Low-mileage drivers are finding new opportunities to save big on auto insurance rates.
A handful of companies now offer pay-as-you-drive car insurance that charges motorists based on how much they drive and other factors.
For drivers, basing rates on the mileage driven "empowers them over their auto insurance rates," says Richard Hutchinson, general manager of usage-based insurance for Progressive, based in Mayfield Village, Ohio.
Pay-as-you-drive insurance can be a boon for those who drive fewer than 15,000 miles a year. Examples of drivers who could benefit include:
Pay-as-you-go insurance can give such drivers discounts that run well into the double-digit percentages.
Progressive's pay-as-you-drive program is called Snapshot. It provides discounts of up to 30 percent per year off its regular car insurance rates. Snapshot is currently available in 25 states. Because each state sets its own insurance regulations, the program needs approval on a state-by-state basis.
Snapshot provides discounts on auto insurance based on how much you drive, when you drive and how you drive. Driving between midnight and 4 a.m. - the peak time for accidents - and making sudden starts and stops can impact rates.
Snapshot only works for cars built in 1996 or later because a monitoring device must be plugged into the onboard diagnostic port of a vehicle. The device monitors mileage, time of day when the car is driven and driving style. There is no GPS, so it doesn't track where you drive.
GMAC Insurance, in collaboration with OnStar, offers a discount in 35 states for those who have a GM vehicle equipped with OnStar and drive less than 15,000 miles per year. By the end of 2011, GMAC hopes to offer the discount in almost every state.
The less you drive, the higher the discount, which can range from 8 percent to 54 percent, says Tim Hogan, GMAC's vice president - national accounts. Mileage information is collected by OnStar, and your discount grows for every 2,500 miles fewer you drive.
For example, someone who drives between 10,001 and 12,500 miles might save 18 percent, while someone who drives 7,501 to 10,000 miles per year might save 26 percent off standard rates.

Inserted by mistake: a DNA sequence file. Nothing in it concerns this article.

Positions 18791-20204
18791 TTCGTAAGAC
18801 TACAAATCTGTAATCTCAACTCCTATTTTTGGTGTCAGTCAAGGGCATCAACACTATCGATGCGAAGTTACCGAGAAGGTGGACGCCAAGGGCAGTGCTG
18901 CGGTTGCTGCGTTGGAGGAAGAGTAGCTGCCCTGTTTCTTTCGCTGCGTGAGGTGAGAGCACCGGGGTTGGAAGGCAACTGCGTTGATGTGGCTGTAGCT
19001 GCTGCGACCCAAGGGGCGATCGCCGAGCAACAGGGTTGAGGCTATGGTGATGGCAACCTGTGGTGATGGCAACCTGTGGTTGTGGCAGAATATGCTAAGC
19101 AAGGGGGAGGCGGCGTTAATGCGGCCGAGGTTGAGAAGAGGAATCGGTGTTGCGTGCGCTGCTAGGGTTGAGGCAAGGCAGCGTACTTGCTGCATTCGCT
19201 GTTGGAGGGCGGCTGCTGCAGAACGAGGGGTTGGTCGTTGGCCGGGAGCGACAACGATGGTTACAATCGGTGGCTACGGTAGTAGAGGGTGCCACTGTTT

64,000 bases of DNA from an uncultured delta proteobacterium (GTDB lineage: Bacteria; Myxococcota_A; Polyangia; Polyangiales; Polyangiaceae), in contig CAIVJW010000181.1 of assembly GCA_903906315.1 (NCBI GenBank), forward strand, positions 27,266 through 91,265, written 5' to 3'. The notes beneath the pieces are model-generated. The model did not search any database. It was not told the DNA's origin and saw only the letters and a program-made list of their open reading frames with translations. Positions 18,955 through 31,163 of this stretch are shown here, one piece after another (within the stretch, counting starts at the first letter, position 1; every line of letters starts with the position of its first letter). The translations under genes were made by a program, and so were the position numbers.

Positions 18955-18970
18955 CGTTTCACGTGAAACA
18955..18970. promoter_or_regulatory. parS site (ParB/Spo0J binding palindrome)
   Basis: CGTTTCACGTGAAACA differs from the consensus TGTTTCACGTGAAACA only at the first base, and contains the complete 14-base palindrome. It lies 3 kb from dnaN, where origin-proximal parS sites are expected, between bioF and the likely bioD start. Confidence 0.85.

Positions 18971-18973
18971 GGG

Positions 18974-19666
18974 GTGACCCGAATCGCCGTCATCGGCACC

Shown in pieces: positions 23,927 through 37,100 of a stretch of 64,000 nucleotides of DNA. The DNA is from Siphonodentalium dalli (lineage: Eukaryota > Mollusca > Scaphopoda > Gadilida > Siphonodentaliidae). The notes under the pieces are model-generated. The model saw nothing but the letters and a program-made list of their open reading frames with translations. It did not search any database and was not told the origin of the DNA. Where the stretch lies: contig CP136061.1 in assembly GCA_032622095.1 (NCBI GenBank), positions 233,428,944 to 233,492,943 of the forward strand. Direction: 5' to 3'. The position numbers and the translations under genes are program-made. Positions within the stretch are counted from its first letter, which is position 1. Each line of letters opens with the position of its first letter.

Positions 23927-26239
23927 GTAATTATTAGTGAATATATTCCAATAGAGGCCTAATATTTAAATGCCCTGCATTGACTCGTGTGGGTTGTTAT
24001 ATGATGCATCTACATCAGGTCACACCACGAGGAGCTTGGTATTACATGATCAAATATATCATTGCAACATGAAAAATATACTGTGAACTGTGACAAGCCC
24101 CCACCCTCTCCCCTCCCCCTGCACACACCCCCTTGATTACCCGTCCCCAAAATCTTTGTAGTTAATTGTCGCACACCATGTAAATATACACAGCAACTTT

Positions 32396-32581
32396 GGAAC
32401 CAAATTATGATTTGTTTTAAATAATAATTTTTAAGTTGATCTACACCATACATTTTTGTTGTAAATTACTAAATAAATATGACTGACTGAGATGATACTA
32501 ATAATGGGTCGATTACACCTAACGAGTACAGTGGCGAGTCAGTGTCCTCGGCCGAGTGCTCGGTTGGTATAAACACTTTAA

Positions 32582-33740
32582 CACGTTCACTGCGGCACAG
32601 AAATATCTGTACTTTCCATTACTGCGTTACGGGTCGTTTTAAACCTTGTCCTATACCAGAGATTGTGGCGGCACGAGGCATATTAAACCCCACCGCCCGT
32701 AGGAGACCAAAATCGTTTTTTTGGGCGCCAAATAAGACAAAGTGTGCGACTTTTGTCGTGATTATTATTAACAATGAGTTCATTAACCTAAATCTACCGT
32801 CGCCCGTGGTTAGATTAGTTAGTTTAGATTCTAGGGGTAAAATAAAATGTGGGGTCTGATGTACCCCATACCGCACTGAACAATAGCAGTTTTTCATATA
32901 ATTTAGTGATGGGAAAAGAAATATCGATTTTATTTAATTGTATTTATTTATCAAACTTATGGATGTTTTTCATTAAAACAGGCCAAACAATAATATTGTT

A 2008 study by the Brookings Institution, a Washington-based think tank, found that two-thirds of all households nationwide would save money by purchasing pay-as-you drive insurance. Average savings would be $270 per vehicle.
Recently, the Federal Highway Administration awarded grants to a number of states with proposed projects aimed at easing traffic congestion. Among them was a grant of almost $2 million to the Texas Department of Transportation to test pay-as-you-drive insurance by working with Dallas-based insurer MileMeter.
Nancy Singer, a spokeswoman for the Federal Highway Administration in Washington, says the government's goal with the grants is to allow states a chance to explore innovative transportation ideas.
"We're just trying to give the states an opportunity to experiment with it and see how effective it is," Singer says.
MileMeter allows customers to only pay for the miles they use. It only offers such policies in Texas. Drivers purchase between 1,000 and 6,000 miles of insurance, and are covered for six months.
When drivers renew their policy, they pay for any extra miles used. Unused miles roll over to the next six-month period. Drivers typically save 25 percent to 75 percent per year on insurance.
MileMeter requires customers to take a photograph of their odometer, as well as a driver's license, and submit it when they're applying for or renewing their insurance. There's no mileage tracking device, which alleviates concerns about privacy and tracking drivers.
Hutchinson says some states allow monitoring for mileage but not for vehicle location.
Starting in February, California customers can enroll in pay-as-you drive auto insurance programs with State Farm and the Automobile Club of Southern California. With both programs, drivers can self-report their mileage.
State Farm customers can also have their mileage reported via OnStar, and Auto Club members can plug in a small "telematics" device that will record the number of miles they drive. Those who use the verified mileage methods will have slightly lower rates than those who self-report their mileage.
For many customers and state regulators, "the single biggest concern is locational privacy," Hutchinson says.
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